The Euthyphro Dilemma is a Theology 101 problem, without a satisfactory answer. Posed in Plato’s dialogues, it is often formulated like this: “Does God command something is good because it is good, or is it good because God commands it”. Plato was writing from a polytheistic culture, so this is a variation (and translation) on… Continue reading Is it good because it is God’s nature? or is it God’s nature because it is good?
Andy Rhea commented on my post about whether I'd worship God if I believed in Him. The comments followed a theme inspired by Fourat Janabi’s post about God as a Narc; I had said that God does not show compassion, and that the story of the fall to account for that lack of compassion doesn’t… Continue reading God’s utter lacking in compassion
The problem of evil is ubiquitous. However, this argument only works against certain definitions of a god. If you believe in a particular God that is incompatible with the nature of suffering then you should throw out the definition of God. Normally this is not what happens. People either cut their definitions of God or… Continue reading A Challenge to Christians and Atheists
We are willing to claim things don’t exist. I don’t mean atheists; I mean thinkers in general. Do you believe in unicorns, Santa, leprechauns, the tooth fairy or the Flying Spaghetti monster? I know they’re cliché examples, but that is intentional: I want you to realise these arguments aren’t new, but apologists have been ignoring… Continue reading God looks a lot like no God
In a recent conversation with oldschoolcontemporary (OSC) about objective morality, we ran into many stumbling blocks to our ability to properly communicate with each other. So far as I could tell, OSC had immovable metrics in place by which to measure objective morality that were almost necessarily religious (redemption, salvation and infallible imposable authority) which… Continue reading Do I really have to answer such absurd depictions of my view? Enlightenment values help discover morality and let it flourish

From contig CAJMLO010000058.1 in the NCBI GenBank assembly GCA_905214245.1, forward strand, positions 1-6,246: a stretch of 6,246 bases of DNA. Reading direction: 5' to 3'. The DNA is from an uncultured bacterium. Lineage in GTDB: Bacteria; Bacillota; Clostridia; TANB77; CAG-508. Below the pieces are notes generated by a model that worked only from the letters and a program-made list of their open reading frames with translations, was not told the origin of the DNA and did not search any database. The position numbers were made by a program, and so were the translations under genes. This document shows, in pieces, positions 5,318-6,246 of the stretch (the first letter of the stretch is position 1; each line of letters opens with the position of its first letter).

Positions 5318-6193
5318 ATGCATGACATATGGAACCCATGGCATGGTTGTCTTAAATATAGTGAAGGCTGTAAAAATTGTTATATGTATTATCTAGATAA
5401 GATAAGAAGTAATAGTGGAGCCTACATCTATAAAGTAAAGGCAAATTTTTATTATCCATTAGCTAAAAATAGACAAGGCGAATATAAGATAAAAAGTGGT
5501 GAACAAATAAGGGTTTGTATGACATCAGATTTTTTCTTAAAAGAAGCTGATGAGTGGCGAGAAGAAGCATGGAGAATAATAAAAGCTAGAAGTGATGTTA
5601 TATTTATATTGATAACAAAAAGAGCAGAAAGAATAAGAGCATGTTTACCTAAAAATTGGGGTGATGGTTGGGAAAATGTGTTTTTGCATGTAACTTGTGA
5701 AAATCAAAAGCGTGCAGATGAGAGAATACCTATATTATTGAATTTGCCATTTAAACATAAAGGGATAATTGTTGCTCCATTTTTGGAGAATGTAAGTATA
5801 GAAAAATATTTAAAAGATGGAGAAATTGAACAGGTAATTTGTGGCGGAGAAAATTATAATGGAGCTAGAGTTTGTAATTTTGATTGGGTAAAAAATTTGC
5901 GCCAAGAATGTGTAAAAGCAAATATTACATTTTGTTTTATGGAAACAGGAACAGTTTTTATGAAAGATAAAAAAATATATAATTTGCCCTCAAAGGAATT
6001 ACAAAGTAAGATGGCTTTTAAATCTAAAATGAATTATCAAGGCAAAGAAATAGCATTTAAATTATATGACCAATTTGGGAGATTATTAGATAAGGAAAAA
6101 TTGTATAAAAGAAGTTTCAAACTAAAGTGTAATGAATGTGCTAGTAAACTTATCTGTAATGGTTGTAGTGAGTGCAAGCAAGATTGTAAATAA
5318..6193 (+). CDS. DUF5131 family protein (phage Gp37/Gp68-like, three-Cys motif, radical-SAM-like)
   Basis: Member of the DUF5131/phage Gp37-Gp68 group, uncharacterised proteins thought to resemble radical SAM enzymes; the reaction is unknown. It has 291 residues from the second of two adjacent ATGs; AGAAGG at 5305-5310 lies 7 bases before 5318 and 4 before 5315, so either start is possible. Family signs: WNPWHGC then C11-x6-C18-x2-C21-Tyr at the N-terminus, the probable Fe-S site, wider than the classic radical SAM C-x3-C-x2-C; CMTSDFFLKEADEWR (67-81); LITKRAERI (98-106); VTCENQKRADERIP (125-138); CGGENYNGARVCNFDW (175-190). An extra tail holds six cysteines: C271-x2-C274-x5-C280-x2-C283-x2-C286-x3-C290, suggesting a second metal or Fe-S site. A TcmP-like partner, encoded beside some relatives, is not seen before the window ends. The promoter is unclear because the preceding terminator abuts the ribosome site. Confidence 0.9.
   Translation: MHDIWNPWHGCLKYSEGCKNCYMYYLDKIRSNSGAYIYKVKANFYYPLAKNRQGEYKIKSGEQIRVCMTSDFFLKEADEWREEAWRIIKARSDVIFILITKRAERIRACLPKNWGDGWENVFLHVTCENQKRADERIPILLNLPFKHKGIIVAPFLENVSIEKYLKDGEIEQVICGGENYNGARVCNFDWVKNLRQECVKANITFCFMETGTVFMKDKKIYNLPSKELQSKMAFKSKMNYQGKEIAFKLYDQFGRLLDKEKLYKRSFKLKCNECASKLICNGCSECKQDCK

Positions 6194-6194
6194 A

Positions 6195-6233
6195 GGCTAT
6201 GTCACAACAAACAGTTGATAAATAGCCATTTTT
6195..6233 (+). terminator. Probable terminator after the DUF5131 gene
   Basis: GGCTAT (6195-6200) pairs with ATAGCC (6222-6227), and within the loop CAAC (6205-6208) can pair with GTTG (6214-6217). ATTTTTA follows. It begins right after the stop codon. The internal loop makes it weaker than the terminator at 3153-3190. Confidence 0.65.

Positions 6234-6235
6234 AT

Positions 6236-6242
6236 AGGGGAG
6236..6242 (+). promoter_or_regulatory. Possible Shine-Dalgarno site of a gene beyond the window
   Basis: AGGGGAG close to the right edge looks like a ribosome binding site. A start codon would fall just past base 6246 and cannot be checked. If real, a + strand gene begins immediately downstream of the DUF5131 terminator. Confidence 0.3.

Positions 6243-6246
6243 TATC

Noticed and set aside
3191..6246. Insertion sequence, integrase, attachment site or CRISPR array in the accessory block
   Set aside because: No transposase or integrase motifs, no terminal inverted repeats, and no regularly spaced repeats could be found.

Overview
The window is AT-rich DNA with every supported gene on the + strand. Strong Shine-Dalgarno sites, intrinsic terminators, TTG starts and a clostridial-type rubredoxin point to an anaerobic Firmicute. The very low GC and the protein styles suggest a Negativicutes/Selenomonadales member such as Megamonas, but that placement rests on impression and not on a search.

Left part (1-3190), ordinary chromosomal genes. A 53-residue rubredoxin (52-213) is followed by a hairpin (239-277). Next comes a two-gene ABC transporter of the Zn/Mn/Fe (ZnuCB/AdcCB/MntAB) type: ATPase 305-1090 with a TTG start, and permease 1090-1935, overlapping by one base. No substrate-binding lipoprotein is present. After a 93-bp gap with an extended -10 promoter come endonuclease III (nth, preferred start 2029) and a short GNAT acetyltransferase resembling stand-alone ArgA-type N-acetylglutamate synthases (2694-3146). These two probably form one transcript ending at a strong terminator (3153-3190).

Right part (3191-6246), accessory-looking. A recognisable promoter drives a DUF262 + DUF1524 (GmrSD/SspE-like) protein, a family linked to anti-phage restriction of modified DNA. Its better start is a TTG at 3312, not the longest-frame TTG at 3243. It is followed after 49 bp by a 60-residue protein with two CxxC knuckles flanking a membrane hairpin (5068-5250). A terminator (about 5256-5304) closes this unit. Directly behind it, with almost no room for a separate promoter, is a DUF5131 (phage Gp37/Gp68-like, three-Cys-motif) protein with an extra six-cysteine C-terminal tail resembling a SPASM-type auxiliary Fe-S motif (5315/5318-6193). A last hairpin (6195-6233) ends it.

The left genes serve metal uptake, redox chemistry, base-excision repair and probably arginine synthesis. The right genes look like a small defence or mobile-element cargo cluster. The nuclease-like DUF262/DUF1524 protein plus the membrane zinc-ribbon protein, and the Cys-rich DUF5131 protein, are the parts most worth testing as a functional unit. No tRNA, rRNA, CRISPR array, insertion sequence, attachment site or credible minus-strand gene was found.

I have heard many times from apologists and blogosphere theologians that God must be good. I am then given some variety of bad reasoning: circular arguments about God’s nature being good because goodness is defined by God’s nature, brute force arguments about God being either “Perfect” or the Creator and this is therefore just the… Continue reading Why is God good?
Human moral evils1 are things intentionally done by people who cause suffering. If a god capable of altering our will prioritises our freedom to commit these evils over our wellbeing, such evils—like child abuse—must be fostered so long some people will to do it2. Alternatively, human moral evils are part of a god’s toolkit for… Continue reading Freewill and human moral evils
In my last post I said I would choose happiness and ignorance over misery and knowledge, if somehow those were my options, almost without hesitation. But it wasn’t without hesitation. I took many years to overcome my sense of pride that I associate with knowledge and to recognise the true bliss of just being happy.… Continue reading Happy and Ignorant or Miserable and Knowledgeable
I thought I’d take two minutes (I’ll add a footnote telling how long this really took to write) out of my uneventful morning to answer a question I just found in my WordPress feed: “Does studying science make you a better person?” The answer is no. That might sound weird coming from me, as I… Continue reading Does Studying Science Make You a Better Person?
The Newtown, Connecticut shooting that happened the other day has sparked the blogosphere—or at least the part of the blogosphere that I frequent—into a frenzy of conversation about God, Heaven and evil. I don’t want to talk about the shooting; I find it disrespectful to tie the shooting up in a theological discussion. The only… Continue reading Epicurus and The Problem of Evil